The importance of hot and cold therapy
Both hot and cold therapy are important for treating injuries. But the timeline for using either treatment matters for an athlete to reap the most benefits. When appropriately used, hot and cold therapy can help to reduce the impact of an injury. Cold treatments are associated with reducing blood flow and inflammation to an injury site. When used correctly, cold therapy can minimize the potential risk of tissue damage. Conversely, hot therapy can improve blood flow and aid in muscle relaxation. So when should an athlete use cold and hot therapy?
Cold therapy within 48 hours of an injury
As a general rule, cold therapy should be applied immediately after an injury. Doing so can help to limit swelling and even minimize pain from the injury. As long as the injury or pain isn’t severe, athletes can use an ice pack to numb the injury and prevent the need for pain medications. Good cold therapy options include:
- Chemical cold packs or cold compresses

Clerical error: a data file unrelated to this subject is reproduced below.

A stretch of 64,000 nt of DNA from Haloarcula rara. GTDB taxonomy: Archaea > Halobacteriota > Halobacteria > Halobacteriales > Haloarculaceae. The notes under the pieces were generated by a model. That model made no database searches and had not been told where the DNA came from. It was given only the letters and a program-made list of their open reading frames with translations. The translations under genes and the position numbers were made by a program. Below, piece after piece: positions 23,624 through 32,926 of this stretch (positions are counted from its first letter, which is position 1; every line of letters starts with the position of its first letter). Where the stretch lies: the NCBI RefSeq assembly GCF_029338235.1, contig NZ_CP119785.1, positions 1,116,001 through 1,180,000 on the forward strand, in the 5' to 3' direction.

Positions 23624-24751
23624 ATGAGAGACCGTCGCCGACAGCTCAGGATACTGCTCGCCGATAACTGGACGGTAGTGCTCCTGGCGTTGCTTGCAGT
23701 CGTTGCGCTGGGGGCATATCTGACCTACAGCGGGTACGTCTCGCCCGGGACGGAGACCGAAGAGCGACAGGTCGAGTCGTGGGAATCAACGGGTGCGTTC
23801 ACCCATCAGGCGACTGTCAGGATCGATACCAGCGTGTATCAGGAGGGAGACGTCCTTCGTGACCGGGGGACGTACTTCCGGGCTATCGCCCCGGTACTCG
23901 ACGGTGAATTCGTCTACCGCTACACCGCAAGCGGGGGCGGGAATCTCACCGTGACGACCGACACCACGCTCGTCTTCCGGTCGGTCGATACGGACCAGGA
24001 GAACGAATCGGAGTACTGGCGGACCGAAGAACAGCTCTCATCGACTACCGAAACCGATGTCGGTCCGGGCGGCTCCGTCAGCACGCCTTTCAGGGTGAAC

- Cold water immersion
- Ice cubes to massage injuries
Except for ice massages, people should use a barrier between ice and skin. Good options include cloth or towels.
Using heat to control pain
Heat is a useful tool to soothe sore muscles. Dry or moist heat are the best options to use for injury recovery. Again, like with cold therapy, caution is encouraged. Avoid using very hot heat sources. Instead, experts agree that heat sources should be warm. Good examples include steam baths, heating pads, and moist towels. Many experts agree that moist heat is the best option since less application time is needed as compared to dry heat.
Tips for best results
Both hot and cold therapy treatments are great for injury recovery. But for best results, athletes should remember the following recommendations. New injuries should first be treated with cold therapy and then regular cold applications for up to 48 hours. Open wounds shouldn’t be treated with heat therapy. Additionally, cold therapy isn’t the best option to soothe stiff muscles. People with poor circulation should also avoid cold therapy treatments. Experts recommend limiting cold therapy treatments to 20 minutes. Likewise, depending on the method, heat therapy can be applied anywhere from 15 minutes to 2 hours.
Stay in the game
Getting injured is unenjoyable, but an injury doesn’t have to sideline an athlete indefinitely. Immediately after an injury, cold therapy should be applied. But as time progresses, hot therapy is ideal for keeping an athlete’s muscles relaxed and loose. However, for optimal recovery results, athletes should speak to a physician or physical therapist and follow any recommendations provided.